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An excerpt from www.HouseOfNames.com archives copyright 2000 - 2017


The name Stillington came to England with the ancestors of the Stillington family in the Norman Conquest of 1066. It comes from the Norman name Steflingefled.

Stillington Early Origins



The surname Stillington was first found in Yorkshire at Stillingfleet, a village and civil parish in the Selby district of North Yorkshire. The place dates back at least The Domesday Book where it was listed as Steflingefled from the Old English personal name + inga + fleot and literally meant "stretch of river belonging to the family or followers of a man called Styfel." [1]CITATION[CLOSE]
Mills, A.D., Dictionary of English Place-Names. Oxford: Oxford University Press, 1991. Print. (ISBN 0-19-869156-4)

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Stillington Spelling Variations


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Stillington Spelling Variations



Anglo-Norman names tend to be marked by an enormous number of spelling variations. This is largely due to the fact that Old and Middle English lacked any spelling rules when Norman French was introduced in the 11th century. The languages of the English courts at that time were French and Latin. These various languages mixed quite freely in the evolving social milieu. The final element of this mix is that medieval scribes spelled words according to their sounds rather than any definite rules, so a name was often spelled in as many different ways as the number of documents it appeared in. The name was spelled Stillington, Stillingfleet and others.

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Stillington Early History


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Stillington Early History



This web page shows only a small excerpt of our Stillington research. Another 217 words (16 lines of text) covering the years 1466, 1689, 1635 and 1699 are included under the topic Early Stillington History in all our PDF Extended History products and printed products wherever possible.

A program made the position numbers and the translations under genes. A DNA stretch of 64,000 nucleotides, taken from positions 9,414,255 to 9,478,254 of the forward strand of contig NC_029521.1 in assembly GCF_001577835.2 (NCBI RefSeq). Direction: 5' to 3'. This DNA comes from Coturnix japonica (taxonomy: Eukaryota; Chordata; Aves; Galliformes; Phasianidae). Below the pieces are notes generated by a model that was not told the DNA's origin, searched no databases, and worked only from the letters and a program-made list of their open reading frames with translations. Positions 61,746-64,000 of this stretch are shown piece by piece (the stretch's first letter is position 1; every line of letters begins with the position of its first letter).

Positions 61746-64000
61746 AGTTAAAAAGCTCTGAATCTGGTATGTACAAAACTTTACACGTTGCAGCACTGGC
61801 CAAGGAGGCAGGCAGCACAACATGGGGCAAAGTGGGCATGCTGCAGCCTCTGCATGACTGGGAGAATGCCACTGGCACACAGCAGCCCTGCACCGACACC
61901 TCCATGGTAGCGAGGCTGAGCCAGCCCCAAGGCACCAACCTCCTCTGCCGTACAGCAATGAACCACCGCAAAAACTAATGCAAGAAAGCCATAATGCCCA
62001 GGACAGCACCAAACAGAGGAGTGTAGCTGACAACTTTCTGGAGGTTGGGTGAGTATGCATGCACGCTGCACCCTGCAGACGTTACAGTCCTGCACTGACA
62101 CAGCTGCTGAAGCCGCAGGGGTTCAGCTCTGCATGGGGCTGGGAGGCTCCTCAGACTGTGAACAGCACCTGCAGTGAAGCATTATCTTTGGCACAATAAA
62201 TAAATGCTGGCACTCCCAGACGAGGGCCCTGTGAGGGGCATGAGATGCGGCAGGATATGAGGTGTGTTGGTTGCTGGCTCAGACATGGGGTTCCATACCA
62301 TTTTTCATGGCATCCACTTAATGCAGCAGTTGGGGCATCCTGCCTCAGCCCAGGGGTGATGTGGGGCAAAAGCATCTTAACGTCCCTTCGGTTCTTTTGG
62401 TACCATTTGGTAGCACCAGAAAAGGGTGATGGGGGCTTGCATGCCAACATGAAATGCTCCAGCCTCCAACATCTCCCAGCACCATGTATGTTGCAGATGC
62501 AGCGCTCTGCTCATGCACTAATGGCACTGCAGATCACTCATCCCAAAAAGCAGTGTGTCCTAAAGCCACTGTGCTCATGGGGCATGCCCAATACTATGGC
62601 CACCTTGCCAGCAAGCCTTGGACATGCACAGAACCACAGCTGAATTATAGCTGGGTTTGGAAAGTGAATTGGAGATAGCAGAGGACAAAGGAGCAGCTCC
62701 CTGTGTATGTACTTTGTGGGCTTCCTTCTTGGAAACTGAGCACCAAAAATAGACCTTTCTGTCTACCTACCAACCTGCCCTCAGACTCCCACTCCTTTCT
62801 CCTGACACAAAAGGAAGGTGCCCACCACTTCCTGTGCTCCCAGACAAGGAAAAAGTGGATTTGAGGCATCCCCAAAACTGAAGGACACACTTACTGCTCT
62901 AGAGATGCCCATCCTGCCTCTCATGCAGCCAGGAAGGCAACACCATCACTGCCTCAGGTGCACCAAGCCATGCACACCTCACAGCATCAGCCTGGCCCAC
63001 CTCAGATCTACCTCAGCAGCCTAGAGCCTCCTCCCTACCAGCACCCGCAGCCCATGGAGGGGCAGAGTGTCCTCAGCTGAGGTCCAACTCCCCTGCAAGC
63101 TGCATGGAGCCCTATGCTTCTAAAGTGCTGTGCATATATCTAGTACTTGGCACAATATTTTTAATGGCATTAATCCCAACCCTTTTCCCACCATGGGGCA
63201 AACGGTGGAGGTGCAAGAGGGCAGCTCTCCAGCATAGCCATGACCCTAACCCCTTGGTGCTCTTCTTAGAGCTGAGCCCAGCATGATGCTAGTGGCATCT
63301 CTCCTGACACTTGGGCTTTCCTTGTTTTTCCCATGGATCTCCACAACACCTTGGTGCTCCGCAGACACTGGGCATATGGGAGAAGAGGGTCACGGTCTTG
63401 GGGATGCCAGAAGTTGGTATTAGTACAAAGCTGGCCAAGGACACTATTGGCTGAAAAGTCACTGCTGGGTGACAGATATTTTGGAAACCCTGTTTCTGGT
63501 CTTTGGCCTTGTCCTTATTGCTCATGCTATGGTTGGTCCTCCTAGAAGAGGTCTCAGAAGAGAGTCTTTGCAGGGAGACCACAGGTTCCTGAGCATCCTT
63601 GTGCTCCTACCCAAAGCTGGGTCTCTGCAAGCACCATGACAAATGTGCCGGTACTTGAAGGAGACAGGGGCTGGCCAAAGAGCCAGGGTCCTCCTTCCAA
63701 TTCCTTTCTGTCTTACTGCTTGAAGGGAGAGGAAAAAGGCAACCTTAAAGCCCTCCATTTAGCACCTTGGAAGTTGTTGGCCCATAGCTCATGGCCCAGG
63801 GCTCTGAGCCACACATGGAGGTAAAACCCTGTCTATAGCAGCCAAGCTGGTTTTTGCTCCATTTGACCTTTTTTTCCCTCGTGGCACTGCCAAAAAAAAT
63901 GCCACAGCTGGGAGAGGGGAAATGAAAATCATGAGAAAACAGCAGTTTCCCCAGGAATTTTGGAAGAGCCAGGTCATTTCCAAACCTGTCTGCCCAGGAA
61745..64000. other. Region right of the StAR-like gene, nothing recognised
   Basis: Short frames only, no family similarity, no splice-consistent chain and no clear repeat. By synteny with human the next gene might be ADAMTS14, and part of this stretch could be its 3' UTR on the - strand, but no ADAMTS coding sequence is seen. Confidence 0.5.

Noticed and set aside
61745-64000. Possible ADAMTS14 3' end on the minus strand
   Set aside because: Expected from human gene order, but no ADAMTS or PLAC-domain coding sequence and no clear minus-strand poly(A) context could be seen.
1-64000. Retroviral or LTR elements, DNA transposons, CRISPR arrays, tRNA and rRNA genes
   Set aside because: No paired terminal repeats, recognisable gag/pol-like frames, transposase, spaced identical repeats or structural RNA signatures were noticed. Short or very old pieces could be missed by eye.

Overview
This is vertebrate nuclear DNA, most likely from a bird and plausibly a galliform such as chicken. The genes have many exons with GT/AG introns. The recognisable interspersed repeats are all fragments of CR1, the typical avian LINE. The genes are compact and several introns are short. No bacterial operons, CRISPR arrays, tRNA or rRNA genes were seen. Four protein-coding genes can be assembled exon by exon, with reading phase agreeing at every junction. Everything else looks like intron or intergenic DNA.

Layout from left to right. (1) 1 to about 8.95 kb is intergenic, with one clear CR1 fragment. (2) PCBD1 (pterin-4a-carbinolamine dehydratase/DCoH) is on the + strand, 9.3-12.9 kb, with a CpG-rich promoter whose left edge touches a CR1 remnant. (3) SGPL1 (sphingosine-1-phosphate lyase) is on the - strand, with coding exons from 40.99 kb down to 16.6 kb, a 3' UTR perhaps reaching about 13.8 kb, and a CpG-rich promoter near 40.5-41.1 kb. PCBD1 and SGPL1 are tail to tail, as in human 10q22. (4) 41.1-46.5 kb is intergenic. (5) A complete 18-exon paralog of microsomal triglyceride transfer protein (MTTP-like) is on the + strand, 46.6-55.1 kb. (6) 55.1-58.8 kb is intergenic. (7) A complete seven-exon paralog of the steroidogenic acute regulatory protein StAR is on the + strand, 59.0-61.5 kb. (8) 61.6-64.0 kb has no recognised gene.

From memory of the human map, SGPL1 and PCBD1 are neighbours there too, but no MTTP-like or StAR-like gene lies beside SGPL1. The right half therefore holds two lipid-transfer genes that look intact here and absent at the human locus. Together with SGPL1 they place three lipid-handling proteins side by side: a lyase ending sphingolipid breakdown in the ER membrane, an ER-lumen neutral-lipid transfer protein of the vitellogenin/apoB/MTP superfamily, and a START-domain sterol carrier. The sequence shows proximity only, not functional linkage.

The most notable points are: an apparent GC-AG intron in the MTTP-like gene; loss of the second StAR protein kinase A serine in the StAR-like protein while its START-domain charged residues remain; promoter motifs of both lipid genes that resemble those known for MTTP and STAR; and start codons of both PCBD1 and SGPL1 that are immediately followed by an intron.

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Stillington Early Notables (pre 1700)


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Stillington Early Notables (pre 1700)



Outstanding amongst the family at this time was Edward Stillingfleet (1635-1699), a British theologian and scholar from Cranborne, Dorset considered to have been an outstanding preacher as well as a...

Another 30 words (2 lines of text) are included under the topic Early Stillington Notables in all our PDF Extended History products and printed products wherever possible.

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The Great Migration


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The Great Migration



Because of the political and religious discontent in England, families began to migrate abroad in enormous numbers. Faced with persecution and starvation at home, the open frontiers and generally less oppressive social environment of the New World seemed tantalizing indeed to many English people. The trip was difficult, and not all made it unscathed, but many of those who did get to Canada and the United States made important contributions to the young nations in which they settled. Some of the first North American settlers with Stillington name or one of its variants: Silvester Stillingfleet who settled in Jamaica in 1684.